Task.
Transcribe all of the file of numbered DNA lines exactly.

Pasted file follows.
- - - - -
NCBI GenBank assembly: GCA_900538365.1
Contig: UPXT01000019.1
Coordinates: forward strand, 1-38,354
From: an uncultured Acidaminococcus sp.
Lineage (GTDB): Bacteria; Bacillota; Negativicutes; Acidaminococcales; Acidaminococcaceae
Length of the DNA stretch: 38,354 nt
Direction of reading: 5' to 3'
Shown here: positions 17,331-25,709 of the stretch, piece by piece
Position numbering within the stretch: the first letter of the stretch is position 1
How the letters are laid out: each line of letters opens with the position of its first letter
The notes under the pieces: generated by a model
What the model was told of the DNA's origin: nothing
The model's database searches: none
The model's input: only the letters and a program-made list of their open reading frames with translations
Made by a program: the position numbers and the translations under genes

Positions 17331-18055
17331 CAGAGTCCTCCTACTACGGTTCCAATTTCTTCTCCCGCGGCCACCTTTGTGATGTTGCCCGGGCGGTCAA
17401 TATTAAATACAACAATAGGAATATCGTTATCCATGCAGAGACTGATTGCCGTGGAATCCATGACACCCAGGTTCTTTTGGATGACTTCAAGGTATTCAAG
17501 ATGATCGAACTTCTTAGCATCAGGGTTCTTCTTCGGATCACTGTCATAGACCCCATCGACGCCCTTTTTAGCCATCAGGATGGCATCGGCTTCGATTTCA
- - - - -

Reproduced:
NCBI GenBank assembly: GCA_900538365.1
Contig: UPXT01000019.1
Coordinates: forward strand, 1-38,354
From: an uncultured Acidaminococcus sp.
Lineage (GTDB): Bacteria; Bacillota; Negativicutes; Acidaminococcales; Acidaminococcaceae
Length of the DNA stretch: 38,354 nt
Direction of reading: 5' to 3'
Shown here: positions 17,331-25,709 of the stretch, piece by piece
Position numbering within the stretch: the first letter of the stretch is position 1
How the letters are laid out: each line of letters opens with the position of its first letter
The notes under the pieces: generated by a model
What the model was told of the DNA's origin: nothing
The model's database searches: none
The model's input: only the letters and a program-made list of their open reading frames with translations
Made by a program: the position numbers and the translations under genes

Positions 17331-18055
17331 CAGAGTCCTCCTACTACGGTTCCAATTTCTTCTCCCGCGGCCACCTTTGTGATGTTGCCCGGGCGGTCAA
17401 TATTAAATACAACAATAGGAATATCGTTATCCATGCAGAGACTGATTGCCGTGGAATCCATGACACCCAGGTTCTTTTGGATGACTTCAAGGTATTCAAG
17501 ATGATCGAACTTCTTAGCATCAGGGTTCTTCTTCGGATCACTGTCATAGACCCCATCGACGCCCTTTTTAGCCATCAGGATGGCATCGGCTTCGATTTCA